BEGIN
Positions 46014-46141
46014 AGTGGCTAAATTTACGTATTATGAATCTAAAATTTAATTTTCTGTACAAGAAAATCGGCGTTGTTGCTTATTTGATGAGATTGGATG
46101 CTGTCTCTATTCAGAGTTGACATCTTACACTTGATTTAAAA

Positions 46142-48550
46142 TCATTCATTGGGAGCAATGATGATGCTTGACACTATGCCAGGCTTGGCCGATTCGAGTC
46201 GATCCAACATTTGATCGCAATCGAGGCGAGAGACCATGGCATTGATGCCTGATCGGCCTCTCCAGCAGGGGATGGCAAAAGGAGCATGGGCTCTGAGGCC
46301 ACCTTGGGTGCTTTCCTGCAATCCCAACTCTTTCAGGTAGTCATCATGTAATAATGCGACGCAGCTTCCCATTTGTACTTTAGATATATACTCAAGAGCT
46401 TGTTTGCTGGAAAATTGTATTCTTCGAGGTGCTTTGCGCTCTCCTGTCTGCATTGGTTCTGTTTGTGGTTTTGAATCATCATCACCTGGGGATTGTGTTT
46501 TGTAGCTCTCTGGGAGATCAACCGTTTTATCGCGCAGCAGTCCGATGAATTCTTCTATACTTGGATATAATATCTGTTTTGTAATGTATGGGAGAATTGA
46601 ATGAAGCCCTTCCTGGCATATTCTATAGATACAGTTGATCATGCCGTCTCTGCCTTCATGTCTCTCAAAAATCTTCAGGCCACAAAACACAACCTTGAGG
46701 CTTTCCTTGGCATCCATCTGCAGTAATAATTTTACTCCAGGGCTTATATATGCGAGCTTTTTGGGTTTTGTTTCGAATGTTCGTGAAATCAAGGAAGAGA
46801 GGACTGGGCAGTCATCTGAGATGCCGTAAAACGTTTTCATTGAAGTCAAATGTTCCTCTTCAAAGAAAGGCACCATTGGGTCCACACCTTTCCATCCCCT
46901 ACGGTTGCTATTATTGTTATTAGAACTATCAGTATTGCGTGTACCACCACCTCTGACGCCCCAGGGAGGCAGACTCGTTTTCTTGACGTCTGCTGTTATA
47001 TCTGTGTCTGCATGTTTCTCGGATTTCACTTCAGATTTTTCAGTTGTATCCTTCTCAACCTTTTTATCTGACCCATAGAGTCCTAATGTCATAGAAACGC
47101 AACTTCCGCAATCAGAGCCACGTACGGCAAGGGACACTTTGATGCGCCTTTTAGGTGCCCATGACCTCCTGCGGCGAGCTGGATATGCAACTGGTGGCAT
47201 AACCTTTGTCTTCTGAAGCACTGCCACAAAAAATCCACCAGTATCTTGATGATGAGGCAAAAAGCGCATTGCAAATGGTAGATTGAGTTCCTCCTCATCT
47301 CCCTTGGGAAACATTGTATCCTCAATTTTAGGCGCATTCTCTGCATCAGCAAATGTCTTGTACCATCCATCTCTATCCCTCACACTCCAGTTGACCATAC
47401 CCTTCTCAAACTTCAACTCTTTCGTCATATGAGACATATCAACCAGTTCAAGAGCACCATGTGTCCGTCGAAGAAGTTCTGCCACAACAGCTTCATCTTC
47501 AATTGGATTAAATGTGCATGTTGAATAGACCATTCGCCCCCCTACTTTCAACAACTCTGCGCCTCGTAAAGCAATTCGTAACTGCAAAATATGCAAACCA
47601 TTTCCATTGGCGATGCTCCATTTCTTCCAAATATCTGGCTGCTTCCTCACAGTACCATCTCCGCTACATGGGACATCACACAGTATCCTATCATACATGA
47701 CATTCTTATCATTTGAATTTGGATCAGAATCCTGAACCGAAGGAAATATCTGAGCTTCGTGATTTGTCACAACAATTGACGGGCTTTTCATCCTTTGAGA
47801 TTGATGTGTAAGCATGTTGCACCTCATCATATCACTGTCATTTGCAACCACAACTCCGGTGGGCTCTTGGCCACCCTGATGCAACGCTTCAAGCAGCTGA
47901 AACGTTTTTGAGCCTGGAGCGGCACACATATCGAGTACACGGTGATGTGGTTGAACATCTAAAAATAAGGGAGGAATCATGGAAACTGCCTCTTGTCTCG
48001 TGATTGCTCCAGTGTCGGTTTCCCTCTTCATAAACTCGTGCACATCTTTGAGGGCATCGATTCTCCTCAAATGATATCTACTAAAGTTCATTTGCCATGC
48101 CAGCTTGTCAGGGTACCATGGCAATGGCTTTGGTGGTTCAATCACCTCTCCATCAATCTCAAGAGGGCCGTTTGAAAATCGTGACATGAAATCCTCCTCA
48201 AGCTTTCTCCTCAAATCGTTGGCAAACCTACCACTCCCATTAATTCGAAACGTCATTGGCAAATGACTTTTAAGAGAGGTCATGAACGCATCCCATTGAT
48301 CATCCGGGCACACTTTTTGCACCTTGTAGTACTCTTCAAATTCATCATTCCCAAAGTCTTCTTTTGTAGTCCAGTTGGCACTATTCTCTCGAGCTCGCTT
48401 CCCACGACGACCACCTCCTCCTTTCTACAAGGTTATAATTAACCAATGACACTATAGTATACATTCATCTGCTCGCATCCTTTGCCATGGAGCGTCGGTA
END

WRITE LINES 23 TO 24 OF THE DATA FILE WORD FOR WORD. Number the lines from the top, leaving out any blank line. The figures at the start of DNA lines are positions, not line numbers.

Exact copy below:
47901 AACGTTTTTGAGCCTGGAGCGGCACACATATCGAGTACACGGTGATGTGGTTGAACATCTAAAAATAAGGGAGGAATCATGGAAACTGCCTCTTGTCTCG
48001 TGATTGCTCCAGTGTCGGTTTCCCTCTTCATAAACTCGTGCACATCTTTGAGGGCATCGATTCTCCTCAAATGATATCTACTAAAGTTCATTTGCCATGC